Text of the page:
Older broilers make trouble

Holding rooster

We usually kill our
heirloom broilers at 12 weeks, but this year our first batch went
ten days longer because I had family visiting and didn’t have time
to dispatch the broilers.  The experience proved that an
early dispatch date not only
feed cost per pound of meat
, it also keeps the tranquility on the farm
high.  For their last week of life, our cockerels made a
constant ruckus, not only crowing in the morning, but also chasing
our pullets far to frequently and beating up the younger batch of
broilers I had consolidated into the flock.  I was very glad
to see the three spare roosters go!

White pullet

You’ll notice,
though, that I only mentioned the spare roosters, not the spare
hens.  We’ve decided to increase our layer flock so we’ll
definitely get off the storebought-egg bandwagon come fall.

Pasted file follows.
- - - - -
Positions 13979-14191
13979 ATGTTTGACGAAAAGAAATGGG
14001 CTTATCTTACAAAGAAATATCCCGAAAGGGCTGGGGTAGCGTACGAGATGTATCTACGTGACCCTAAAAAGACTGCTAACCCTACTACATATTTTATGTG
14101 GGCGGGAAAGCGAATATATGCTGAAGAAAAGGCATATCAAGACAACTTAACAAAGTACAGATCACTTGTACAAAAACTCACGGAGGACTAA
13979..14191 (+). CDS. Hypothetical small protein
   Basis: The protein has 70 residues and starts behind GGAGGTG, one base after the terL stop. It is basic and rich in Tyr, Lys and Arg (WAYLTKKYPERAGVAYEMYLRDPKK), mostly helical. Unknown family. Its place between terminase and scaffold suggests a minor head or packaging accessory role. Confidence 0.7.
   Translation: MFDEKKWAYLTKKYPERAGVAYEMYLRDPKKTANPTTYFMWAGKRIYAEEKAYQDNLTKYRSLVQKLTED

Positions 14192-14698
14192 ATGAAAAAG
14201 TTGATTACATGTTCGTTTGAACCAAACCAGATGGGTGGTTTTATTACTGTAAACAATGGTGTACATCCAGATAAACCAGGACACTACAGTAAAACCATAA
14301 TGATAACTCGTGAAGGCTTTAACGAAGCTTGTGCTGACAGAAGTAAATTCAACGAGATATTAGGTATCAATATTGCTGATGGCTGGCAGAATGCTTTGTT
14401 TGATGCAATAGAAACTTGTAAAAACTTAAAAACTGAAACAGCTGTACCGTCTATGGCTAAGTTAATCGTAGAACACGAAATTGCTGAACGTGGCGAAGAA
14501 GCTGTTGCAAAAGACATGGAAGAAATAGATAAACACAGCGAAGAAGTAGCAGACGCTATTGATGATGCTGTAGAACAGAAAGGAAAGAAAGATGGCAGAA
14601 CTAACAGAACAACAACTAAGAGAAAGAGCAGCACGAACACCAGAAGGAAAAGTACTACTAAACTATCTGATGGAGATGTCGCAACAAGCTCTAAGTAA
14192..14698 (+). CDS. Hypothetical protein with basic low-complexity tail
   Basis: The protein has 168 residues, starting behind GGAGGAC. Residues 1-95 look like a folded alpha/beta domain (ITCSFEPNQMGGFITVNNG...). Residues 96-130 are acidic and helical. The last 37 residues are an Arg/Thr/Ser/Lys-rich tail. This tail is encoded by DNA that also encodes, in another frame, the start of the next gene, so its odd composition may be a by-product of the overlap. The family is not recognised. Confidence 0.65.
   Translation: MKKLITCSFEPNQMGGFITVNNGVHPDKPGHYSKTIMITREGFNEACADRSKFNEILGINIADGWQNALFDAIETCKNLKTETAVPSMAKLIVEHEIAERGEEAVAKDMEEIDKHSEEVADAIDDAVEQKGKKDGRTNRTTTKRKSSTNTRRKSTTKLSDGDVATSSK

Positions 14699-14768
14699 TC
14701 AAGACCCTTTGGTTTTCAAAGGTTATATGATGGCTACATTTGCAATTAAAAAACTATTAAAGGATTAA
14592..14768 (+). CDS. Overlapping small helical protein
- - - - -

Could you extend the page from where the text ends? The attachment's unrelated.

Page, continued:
So I was thrilled to discover that, of the seventeen chicks that
hatched early this spring, thirteen were girls!  (Or perhaps
the six
traded away

were boys, even though I was trying to select for pullets
there?)  Anyway, a baker’s dozen young hens should have us
swimming in eggs this winter, which is a good thing since we seem
to eat more eggs every year as our enhanced
pasturing system
makes them taste better and better.

Tying chicken legs

We did make one
positive change to our broiler production this year, though. 
We’ve been using a rubber band around broilers’ feet during the
kill stage ever since we started, and the band is always tricky
and sometimes fails.  Mark decided to see how a simple length
of rope knotted around the legs would work, and it turned out to
be more effective and easier.  Farewell, rubber bands!

Our chicken waterer makes it easy to
raise lots of broilers without spending hours cleaning out
filthy waterers.

Latest Comments

  1. Sandy July 4, 2013

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